Prince Peter Karadjordjevic places the crown on the coffin of his grandfather inside St George's Church on Oplenac Hill, Serbia. Photo: Reuters

Yugoslavia's last king, Petar II Karadjordjevic, laid to rest in Serbia

Monarch who fled Nazis and was blocked from returning reburied with state honours in Serbia


Yugoslavia's last king - Petar II Karadjordjevic, who fled the Nazi occupation of his country just days after being proclaimed monarch at the age of 17 - was reburied with state honours in Serbia yesterday.

Serbian dignitaries joined hundreds of royalists who turned out for the ceremony in the central town of Oplenac to honour the king, 43 years after his death in the United States.

"Our king was forced to leave, he was forced never to set his foot back to his homeland, but now, finally, he is here where he belongs," Milka Radojicic, a 78-year-old from nearby Topola, said with tears in her eyes.

Petar was laid to rest alongside his mother Marija, a great-granddaughter of Britain's Queen Victoria, as well as his wife Alexandra, the daughter of King Alexander I of Greece, and his brother Andrej. Their coffins, draped in Serbian state flags, were laid out in the Orthodox church of St George during the liturgy, performed by Serbian Patriarch Irinej, before being taken to the royal family crypt in Oplenac.

Top officials including President Tomislav Nikolic and Prime Minister Ivica Dacic attended the ceremony along with members of the royal family and foreign dignitaries including Jordan's King Abdullah and Britain's Prince Edward.

Hundreds of supporters gathered to pay tribute to the royals, some spending the night outside the picturesque church to be able to watch the ceremony.

The third king of Yugoslavia, Petar ascended to the throne in 1934 after the assassination of his father King Aleksandar I in the French city of Marseille. But as he was only 11, his uncle Prince Pavle ruled in his stead.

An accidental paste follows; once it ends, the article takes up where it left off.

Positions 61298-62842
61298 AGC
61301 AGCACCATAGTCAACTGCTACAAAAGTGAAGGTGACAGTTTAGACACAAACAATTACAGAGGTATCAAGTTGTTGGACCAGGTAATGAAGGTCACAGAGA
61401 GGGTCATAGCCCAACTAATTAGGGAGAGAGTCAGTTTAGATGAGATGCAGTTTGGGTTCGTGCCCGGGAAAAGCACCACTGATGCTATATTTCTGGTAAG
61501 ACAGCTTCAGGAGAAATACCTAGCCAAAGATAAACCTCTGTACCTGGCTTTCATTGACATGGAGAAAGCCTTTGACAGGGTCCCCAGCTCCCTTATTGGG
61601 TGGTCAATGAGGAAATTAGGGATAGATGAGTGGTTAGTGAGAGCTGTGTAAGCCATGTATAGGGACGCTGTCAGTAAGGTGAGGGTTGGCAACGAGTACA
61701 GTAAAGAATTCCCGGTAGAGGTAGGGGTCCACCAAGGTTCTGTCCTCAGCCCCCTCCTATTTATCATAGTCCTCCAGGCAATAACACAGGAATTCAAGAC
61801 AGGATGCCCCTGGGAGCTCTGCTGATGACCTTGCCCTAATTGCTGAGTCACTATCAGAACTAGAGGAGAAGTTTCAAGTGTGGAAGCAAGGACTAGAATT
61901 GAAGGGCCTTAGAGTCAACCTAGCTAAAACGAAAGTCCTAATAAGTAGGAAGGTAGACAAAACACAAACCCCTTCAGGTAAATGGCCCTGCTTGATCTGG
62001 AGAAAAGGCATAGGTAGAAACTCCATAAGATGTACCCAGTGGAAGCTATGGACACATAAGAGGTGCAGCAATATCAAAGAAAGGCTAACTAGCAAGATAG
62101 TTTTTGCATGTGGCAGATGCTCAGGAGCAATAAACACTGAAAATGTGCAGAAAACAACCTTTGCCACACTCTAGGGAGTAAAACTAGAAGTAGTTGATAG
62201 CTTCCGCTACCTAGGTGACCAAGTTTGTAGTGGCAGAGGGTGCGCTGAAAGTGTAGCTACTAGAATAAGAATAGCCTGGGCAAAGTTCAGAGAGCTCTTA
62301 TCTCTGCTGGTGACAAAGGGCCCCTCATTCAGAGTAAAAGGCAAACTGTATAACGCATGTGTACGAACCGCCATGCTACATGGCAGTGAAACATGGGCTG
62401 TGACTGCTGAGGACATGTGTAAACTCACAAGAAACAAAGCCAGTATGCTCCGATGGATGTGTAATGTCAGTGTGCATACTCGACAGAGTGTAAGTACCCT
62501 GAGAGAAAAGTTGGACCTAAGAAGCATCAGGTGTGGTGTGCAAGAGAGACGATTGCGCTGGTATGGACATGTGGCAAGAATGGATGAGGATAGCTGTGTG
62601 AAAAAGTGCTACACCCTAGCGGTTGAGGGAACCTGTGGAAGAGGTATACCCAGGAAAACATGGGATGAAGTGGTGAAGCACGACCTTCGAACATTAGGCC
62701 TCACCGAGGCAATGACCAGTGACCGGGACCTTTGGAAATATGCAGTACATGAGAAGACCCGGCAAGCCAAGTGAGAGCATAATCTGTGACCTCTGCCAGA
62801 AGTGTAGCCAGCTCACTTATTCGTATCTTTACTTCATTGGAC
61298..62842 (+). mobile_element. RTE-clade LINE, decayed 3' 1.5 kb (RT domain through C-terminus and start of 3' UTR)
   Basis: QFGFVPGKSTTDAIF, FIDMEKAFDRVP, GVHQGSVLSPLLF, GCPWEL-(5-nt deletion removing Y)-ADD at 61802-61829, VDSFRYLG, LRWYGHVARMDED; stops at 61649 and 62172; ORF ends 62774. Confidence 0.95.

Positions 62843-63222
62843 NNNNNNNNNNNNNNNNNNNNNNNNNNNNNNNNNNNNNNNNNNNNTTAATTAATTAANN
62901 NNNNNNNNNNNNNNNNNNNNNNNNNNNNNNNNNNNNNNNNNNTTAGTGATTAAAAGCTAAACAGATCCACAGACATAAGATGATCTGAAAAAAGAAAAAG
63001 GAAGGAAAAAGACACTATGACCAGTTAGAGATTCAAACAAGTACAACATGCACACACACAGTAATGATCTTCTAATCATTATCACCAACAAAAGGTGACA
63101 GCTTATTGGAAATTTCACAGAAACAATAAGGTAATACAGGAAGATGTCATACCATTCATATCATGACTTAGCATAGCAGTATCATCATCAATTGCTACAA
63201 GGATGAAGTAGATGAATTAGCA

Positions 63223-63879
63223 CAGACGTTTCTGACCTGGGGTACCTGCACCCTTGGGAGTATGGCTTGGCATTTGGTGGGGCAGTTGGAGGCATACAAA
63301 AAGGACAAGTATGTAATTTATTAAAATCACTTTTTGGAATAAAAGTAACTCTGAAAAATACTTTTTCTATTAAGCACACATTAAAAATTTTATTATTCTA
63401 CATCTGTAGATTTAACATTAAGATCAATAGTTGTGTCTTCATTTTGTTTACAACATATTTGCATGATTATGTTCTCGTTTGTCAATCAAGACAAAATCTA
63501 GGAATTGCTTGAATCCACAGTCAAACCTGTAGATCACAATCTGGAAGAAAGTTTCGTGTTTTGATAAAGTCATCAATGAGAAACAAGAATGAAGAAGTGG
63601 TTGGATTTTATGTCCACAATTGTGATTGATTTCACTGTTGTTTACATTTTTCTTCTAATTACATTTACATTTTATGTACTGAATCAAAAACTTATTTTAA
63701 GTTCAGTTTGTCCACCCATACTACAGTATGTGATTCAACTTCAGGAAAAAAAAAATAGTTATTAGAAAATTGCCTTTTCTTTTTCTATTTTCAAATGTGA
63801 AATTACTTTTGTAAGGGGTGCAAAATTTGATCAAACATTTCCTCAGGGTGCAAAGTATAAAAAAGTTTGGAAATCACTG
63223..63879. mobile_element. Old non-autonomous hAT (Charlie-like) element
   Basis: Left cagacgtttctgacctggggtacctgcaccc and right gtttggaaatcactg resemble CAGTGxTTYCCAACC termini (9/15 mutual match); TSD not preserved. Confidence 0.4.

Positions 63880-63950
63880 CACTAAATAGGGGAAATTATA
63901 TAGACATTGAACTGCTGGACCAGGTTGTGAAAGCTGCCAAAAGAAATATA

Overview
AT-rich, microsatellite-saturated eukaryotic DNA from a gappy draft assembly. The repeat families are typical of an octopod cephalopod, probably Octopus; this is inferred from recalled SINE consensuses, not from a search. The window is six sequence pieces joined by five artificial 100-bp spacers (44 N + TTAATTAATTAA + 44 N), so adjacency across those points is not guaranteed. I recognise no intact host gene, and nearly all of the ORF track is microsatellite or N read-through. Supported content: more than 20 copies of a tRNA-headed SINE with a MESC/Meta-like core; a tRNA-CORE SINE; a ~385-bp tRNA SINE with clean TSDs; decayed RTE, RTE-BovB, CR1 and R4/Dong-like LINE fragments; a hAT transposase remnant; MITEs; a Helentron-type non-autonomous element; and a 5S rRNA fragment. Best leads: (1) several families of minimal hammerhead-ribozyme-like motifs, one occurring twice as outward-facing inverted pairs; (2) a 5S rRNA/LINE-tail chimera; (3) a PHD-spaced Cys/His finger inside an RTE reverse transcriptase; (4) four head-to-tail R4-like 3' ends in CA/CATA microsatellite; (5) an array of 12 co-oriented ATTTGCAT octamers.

On March 27, 1941, Petar was proclaimed king at the age of 17 in a coup staged in opposition to Yugoslavia joining the so-called Tripartite pact signed by Germany, Italy and Japan. But he was forced to leave the country with his family only 11 days later as Germany invaded Yugoslavia.

He spent the rest of the second world war in Britain but was prevented from returning home by the communist regime of Josip Broz Tito as the monarchy was abolished in 1945. He moved to the US, where he died in '70 aged 47, and his remains were returned to Serbia in January.

Hundreds of people, mostly elderly and some wearing former royal army uniforms, lined up to pay their respects to the late monarch. "This funeral is only a drop in the ocean that cannot amend countless sins that have been committed against the royal family," Djordje Zelenic said from Belgrade. "Young Petar did not even have a chance to show his people how would his rule, and I live for a day that his son Aleksandar will take the helm."

A survey published this month found that 40 per cent of the 1,615 people questioned considered that a possible restoration of a parliamentary monarchy was a good idea, while 32 per cent were opposed.

Aleksandar, who was born and lived in exile in London, returned to Serbia in 2000, but lives as a private individual. As the only son of the last king who never abdicated, he is considered the rightful heir to the throne should the monarchy be restored.

This article appeared in the South China Morning Post print edition as: Yugoslavia's last king laid to rest